After the Canadian government 'de-recognized' his predecessor amid a months-long electoral crisis in 2011, the Côte d'Ivoire's new ambassador has his sleeves rolled up to help rebuild his country.
That means, among other things, courting Canadian investment in infrastructure projects and re-establishing bilateral funding from the Canadian International Development Agency.
Besides defending his country's interests, managing its relations with Canada, and looking out for Ivorian citizens in the Great White North, N'Goran Kouamé sees his role as a "development agent."
Key to that is ensuring maximum Canadian investment in the Côte d'Ivoire.
"The Côte d'Ivoire is coming out of a very deep crisis that lasted for 10 years. And we have to restart everything. All of the country has to be rebuilt. So we talk about 'reconstruction and rehabilitation,'" said Mr. Kouamé in French.
"In these areas, we don't have all the means. The Côte d'Ivoire is a country with a lot of potential, so we need partners to help us, to accompany us to capitalize on our potential in a manner that's beneficial for both parties."
The Côte d'Ivoire's national secretary for reconstruction and rehabilitation, Mamadou Koné, led a delegation to Canada two weeks ago, meeting with Canadian businesspeople in Montreal, Ottawa, and Toronto. A Canadian delegation will travel to the Côte d'Ivoire from Feb. 13 to 17.
"The Côte d'Ivoire is today a big construction site open to all, without exclusion," said Mr. Kouamé. Investment opportunities exist in almost every sector, he said, including the construction of health centres, schools, roads, and other transportation infrastructure.
Canada and the West African coastal nation already have established business links, especially in the mining industry. For instance, Calgary-based Canadian Natural Resources Ltd. operates two offshore oil fields in the Côte d'Ivoire, according to its website; Sama Resources Inc. of Vancouver mines nickel.
Total bilateral trade grew between 2006 and 2010, largely thanks to booming Canadian imports of mineral and food products (the Côte d'Ivoire is the world's largest cocoa bean producer), while exports to the Côte d'Ivoire stayed flat. Canada imported $420 million in goods from the Côte d'Ivoire in 2010, while it exported only $22 million.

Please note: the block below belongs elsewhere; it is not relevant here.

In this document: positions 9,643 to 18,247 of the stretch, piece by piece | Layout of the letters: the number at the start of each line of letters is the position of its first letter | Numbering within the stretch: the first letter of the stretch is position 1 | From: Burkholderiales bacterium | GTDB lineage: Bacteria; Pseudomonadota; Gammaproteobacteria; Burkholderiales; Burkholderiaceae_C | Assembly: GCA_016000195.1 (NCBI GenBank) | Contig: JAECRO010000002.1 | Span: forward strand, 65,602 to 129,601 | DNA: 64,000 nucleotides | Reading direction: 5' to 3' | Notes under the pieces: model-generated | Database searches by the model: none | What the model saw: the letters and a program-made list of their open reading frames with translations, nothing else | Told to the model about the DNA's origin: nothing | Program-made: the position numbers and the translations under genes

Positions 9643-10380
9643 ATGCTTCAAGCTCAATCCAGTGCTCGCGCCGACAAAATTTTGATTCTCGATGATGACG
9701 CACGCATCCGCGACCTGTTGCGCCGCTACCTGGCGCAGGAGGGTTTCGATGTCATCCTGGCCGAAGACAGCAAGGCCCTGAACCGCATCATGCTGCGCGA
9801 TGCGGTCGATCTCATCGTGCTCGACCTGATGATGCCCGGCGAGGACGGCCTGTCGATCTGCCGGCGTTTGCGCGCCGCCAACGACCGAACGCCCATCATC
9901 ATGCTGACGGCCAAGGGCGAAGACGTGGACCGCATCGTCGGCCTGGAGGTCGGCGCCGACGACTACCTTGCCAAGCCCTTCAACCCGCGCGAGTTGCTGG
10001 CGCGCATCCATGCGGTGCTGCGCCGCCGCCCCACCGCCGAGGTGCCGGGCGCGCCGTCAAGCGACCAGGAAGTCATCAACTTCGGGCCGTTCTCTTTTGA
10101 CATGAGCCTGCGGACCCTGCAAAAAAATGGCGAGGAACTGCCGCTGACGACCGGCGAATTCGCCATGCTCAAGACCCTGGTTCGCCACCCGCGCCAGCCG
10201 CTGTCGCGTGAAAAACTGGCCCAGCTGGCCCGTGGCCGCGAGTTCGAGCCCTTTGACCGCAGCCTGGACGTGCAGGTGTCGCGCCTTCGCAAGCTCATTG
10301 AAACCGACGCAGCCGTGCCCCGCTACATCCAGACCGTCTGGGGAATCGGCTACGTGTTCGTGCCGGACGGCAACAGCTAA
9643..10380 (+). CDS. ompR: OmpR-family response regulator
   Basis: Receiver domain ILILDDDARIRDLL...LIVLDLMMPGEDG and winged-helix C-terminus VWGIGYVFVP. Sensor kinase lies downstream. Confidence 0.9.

Canada supported Ouattara
While it had been a largely economically stable, and ethnically and religiously harmonious country for more than three decades after independence from France, a 2002 armed rebellion in the Côte d'Ivoire prompted civil war that divided the country between the rebel-held North and government-controlled South.
The UN imposed sanctions in 2004 including on arms imports. Politicians stirred up ethnic and religious tensions between the mostly Muslim North and Christian South.
The war died down and presidential elections took place in the fall of 2010. The country's election commission declared Alassane Ouattara, a longtime opposition politician with a northern Muslim base, the winner against then-president Laurent Gbagbo, whose support largely came from southern Christians.
But Mr. Gbagbo clung to power, returning the country to the brink of civil war, until Mr. Ouattara's forces, with the help of the French, finally captured him in April 2011. He now faces charges of crimes against humanity at the International Criminal Court.
Throughout the crisis, Canada supported Mr. Ouattara and called for Mr. Gbagbo to step down. "Canada was one of the first countries to recognize Ouattara's victory," reads the Department of Foreign Affairs' website.
In late 2010, Canada told the Ivorian Embassy that it would no longer recognize its then-ambassador, Louis Bony, appointed in 2008 by Mr. Gbagbo.
"Canada supported us during the post-electoral crisis and continues to show its trust," said Mr. Kouamé.
The two countries have very good relations, he said, proven by this year's 50th anniversary of bilateral affairs.
CIDA had lessened its bilateral aid to the Côte d'Ivoire because of the protracted political crisis, and suspended it entirely on March 31, 2010. CIDA keeps funnelling money into the Côte d'Ivoire through contributions to multilateral agencies and Canada gives support to local civil society groups.
That can continue, said Mr. Kouamé, but he added: "Our hope is that CIDA goes back to the old formula, that helped us directly through bilateral co-operation."
The Côte d'Ivoire is not one of CIDA's 20 focus countries to which it delivers 80 per cent of its bilateral aid. When CIDA changed its commitments to the country, it did so because it was thought that the country didn't need the aid as much as others, said Mr. Kouamé.
But, he said, now with the country coming out of years of political instability, "we lost a lot of gains."
Mr. Kouamé arrived in Canada on Oct. 5 and was accredited by Governor General David Johnston on Dec. 1, on the brink of winter.
Having stepped out of a higher education he completed in the Côte d'Ivoire and Belgium, and landed almost immediately in his country's foreign affairs ministry in 1978, this career diplomat has been posted to the UK, Germany, and as an ambassador in Switzerland. But this is his first experience with "Canadian cold."
Seated warm in his third-floor office in the Côte d'Ivoire's Sandy Hill embassy on Jan. 30, Mr. Kouamé stared out the window at the snow-topped roofs of neighbouring houses and said the snow is "bearable."
"Now, life in Canada, I like it," he said. "It's true it's a change from Europe because compared to Europe, Canada is a huge country. It's big. But in any case, the countryside is beautiful. Even in the middle of winter, I love it."
Perhaps typical of a career diplomat, Mr. Kouamé's four children have yet to join him in Canada as they are spread around the world in the United, States, Switzerland, France, and the Côte d'Ivoire.
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